I’m sure we’re all pining for a weekend spa treatment near some sandy, sunny beach. The reality for most of us homeschoolers is that vacations without kids are rare. But there are ways to take care of ourselves that really feel good, cost nothing and can be done practically anytime. You may have a mini-spa-treatment you do at home already. Below I’ve listed a few that have helped lift my spirits and make things new again.
- Pop in a movie and take a nap. I’m sure there are varying degrees of television viewing going on amongst homeschoolers. Here there is no tv. We have a pc and Netflix. So once in a while I ask the kids if they want a ‘bonus’ movie, and surprisingly no one EVER says “NO, Mom, oh God, not THAT”. They get busy agreeing on something to watch and I get a blanket and make myself comfy on the sunporch couch. Pure luxury.
- Give your feet a treatment. I find this especially lovely once the kids have gone to bed. Get a bin of some kind, soak your feet in hot water for a while. When it cools off, wash them with a washcloth and dry them off. Then clip those nails and get some oil (I prefer Shea Butter), even adding a little splash of pure essential oil and massage your tootsies. I swear, after doing all this, you will thank yourself.
- Try Earthing. You may have already seen or read about Earthing but it basically means touching the earth and benefiting from this electrical connection. You can spend lots of money buying earthing shoes or bedding or you can go barefoot as much as possible outside. In cold climates touching a tree for 15 minutes every day can have a profound effect.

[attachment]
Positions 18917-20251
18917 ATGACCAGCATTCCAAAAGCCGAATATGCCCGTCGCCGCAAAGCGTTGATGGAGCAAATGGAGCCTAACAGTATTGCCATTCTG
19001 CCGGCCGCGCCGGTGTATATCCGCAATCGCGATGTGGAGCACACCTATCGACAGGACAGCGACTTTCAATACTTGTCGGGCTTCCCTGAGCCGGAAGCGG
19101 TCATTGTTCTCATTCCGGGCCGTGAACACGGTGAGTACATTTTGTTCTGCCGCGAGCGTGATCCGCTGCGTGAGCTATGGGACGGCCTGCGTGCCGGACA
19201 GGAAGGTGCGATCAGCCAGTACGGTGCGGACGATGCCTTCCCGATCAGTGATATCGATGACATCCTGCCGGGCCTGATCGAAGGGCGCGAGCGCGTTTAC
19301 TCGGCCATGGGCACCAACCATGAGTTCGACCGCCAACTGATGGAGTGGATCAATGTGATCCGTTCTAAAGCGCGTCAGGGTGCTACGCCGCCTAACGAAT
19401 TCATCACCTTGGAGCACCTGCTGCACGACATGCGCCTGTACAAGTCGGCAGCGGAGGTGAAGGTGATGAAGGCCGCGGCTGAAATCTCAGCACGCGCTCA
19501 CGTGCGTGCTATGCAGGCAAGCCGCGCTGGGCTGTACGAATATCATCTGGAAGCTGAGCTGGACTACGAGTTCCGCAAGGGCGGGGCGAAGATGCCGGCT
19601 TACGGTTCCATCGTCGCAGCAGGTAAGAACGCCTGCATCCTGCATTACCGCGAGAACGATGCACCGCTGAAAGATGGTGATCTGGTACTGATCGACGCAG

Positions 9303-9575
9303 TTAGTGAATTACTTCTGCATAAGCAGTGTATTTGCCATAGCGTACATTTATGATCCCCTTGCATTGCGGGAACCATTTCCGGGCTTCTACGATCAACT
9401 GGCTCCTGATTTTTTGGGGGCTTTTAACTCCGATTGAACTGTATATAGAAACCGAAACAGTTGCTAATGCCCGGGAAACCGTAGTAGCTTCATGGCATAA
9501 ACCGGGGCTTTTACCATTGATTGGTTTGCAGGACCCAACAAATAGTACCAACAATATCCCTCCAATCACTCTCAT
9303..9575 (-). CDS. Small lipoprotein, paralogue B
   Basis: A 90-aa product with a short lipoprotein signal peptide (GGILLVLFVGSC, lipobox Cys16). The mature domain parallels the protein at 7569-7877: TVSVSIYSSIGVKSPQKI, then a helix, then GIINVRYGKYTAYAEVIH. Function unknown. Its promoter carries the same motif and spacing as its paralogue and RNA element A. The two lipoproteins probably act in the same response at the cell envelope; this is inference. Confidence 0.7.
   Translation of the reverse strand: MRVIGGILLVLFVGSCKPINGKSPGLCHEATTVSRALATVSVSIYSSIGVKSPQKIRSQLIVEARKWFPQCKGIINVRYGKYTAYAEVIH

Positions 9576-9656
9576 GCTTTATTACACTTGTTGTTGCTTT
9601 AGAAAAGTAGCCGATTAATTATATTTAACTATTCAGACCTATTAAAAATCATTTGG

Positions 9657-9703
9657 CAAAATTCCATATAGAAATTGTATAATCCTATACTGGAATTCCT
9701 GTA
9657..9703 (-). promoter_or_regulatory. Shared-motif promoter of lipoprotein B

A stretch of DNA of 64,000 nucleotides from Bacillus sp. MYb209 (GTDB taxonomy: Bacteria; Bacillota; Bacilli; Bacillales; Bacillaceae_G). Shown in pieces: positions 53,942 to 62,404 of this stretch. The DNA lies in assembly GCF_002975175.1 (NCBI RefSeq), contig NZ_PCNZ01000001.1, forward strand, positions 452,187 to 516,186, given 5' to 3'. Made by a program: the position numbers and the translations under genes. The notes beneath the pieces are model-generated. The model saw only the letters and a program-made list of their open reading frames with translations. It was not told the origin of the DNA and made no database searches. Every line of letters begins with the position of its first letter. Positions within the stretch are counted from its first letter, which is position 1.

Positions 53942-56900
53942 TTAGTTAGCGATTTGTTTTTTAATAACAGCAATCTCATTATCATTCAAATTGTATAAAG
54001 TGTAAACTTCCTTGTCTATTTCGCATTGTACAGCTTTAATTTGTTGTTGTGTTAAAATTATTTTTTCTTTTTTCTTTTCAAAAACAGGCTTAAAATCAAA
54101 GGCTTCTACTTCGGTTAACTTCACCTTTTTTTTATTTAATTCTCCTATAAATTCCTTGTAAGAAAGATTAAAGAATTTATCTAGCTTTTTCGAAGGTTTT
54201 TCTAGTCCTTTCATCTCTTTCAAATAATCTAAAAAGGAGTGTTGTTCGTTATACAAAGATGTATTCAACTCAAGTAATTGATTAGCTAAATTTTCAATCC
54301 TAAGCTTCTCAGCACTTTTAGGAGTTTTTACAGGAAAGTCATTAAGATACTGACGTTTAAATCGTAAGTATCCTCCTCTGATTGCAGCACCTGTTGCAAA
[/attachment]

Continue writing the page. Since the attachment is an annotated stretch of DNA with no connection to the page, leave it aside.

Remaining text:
- Try a Youtube fitness video. There are lots of free videos out there to try. You can enjoy a high energy workout with some smiling faces without having to go anywhere or pay anything. Here’s one of my favorites: http://www.youtube.com/watch?v=Emn4yVD5xa0
- Babysitting Trade. If you are homeschooling, chances are you know other homeschoolers. Arranging a babysitting trade can work wonders. You babysit one night while your friends go out and then it’s reciprocated. It doesn’t have to be an expensive night out. A hike, a swim, a picnic or whatever. Take this chance to do what you love and make yourself feel good.
Got an idea for a mini-spa-treatment? Please leave a comment.
This may be one of the best parts about homeschooling – you get to homeschool yourself. Most of us went to school and are now trying to homeschool our kids in a way that meets their needs. Which is completely unlike our school experience. But how can we create a vibrant homeschool environment without reverting to workbooks, packed schedules, tests and the inevitable ‘talking head’ since this is the way we learned?
One way is to homeschool yourself. What’s most interesting to you? What have you always wanted to find out about? Are you getting National Geographic magazines for your kids, or is it YOU that really likes to read them? Spending your spare time watching Vi Hart videos at Khan’s Academy? Good for you! Your kids will see how this works: Discover an interest and delve right in.
So, if you always wanted to master Beethoven’s Moonlight Sonata (or as I call it, “Moonshine Sonata”), here’s your chance to model for your kids how to truly enjoy learning by studying what you want, when you want. This is especially important for those of us who’ve had kids attend some school. Since school involves a different set of expectations, it will be easier for kids to transition to homeschooling when a role model is home busy building their first robot or researching wild mushrooms.
There’s another upside to homeschooling yourself. I’ve found that an enriching learning program, completely thought up and carried out by yourself, makes you FEEL good. And we all know that a parent or caregiver who is meeting their own needs will find it easier and more enjoyable to meet the needs of their kids.